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Antigen, meet antibody

If they made a movie about retroviruses, the main character would resemble the shape-shifting cyborg in Terminator 2 - the one that could morph into any character. Retroviruses are like that in the human body. They sneak into our blood stream, hide inside our immune system undetected and then wait until it's time to strike.

From a virus point of view, it's evolution at its finest, says Jose´ Torres, an associate professor of medical microbiology and immunology in the Department of Microbiology and Immunology at the UC Davis School of Medicine.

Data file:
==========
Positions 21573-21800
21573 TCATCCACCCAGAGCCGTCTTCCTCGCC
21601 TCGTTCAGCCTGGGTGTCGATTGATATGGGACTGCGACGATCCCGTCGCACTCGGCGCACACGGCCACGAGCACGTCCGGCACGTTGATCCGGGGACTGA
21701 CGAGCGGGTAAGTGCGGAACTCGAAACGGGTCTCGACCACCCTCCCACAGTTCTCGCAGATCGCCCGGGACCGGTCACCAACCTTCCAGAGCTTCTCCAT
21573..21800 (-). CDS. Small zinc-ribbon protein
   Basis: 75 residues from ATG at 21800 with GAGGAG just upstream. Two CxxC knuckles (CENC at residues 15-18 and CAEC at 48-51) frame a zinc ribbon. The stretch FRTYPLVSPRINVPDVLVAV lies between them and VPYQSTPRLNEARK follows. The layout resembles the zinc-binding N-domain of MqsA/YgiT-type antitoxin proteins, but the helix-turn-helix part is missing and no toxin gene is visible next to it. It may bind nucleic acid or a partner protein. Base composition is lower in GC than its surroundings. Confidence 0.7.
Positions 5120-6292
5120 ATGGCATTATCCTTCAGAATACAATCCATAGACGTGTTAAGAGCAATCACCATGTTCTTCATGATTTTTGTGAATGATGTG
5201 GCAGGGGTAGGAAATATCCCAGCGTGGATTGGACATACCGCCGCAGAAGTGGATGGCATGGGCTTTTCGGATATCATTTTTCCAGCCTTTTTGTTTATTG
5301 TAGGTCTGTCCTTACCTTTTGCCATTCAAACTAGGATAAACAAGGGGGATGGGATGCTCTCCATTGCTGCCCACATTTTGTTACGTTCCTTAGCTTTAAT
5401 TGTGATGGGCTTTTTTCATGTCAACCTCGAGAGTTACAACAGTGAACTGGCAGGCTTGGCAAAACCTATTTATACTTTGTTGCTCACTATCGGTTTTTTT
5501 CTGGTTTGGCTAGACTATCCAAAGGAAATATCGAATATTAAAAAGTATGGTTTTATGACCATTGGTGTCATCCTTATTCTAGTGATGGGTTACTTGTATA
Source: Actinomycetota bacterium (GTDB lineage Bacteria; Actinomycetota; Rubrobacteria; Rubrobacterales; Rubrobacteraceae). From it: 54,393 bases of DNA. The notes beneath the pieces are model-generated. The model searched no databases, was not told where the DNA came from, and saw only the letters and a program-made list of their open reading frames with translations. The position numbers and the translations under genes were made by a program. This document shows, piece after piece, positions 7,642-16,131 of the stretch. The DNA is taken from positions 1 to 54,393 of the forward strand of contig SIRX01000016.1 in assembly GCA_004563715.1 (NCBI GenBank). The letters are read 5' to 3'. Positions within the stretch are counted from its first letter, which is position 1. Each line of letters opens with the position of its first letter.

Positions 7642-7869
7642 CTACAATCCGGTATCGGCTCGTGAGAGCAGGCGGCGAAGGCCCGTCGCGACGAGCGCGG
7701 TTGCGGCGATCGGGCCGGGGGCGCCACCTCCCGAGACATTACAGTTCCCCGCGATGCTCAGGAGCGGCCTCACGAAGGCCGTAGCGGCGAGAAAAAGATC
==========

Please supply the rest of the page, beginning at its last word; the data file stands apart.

"The body can't identify retroviruses as foreign, because they integrate themselves into the host's DNA," he says, almost admiringly. "Every organism wants to replicate; viruses can do so without interference from the immune system."

For humans, however, it's problematic. Viruses cause everything from AIDS to herpes zoster the sniffles to certain cancers.

Their complex structure makes them rewarding research subjects. Torres has his sights set on T-cell lymphotropic virus (HTLV-1), a retrovirus that causes T-cell leukemia, a rare and difficult-to-treat cancer of the blood cells. With a grant from the American Cancer Society, he aims to develop a vaccine for the virus within three years.


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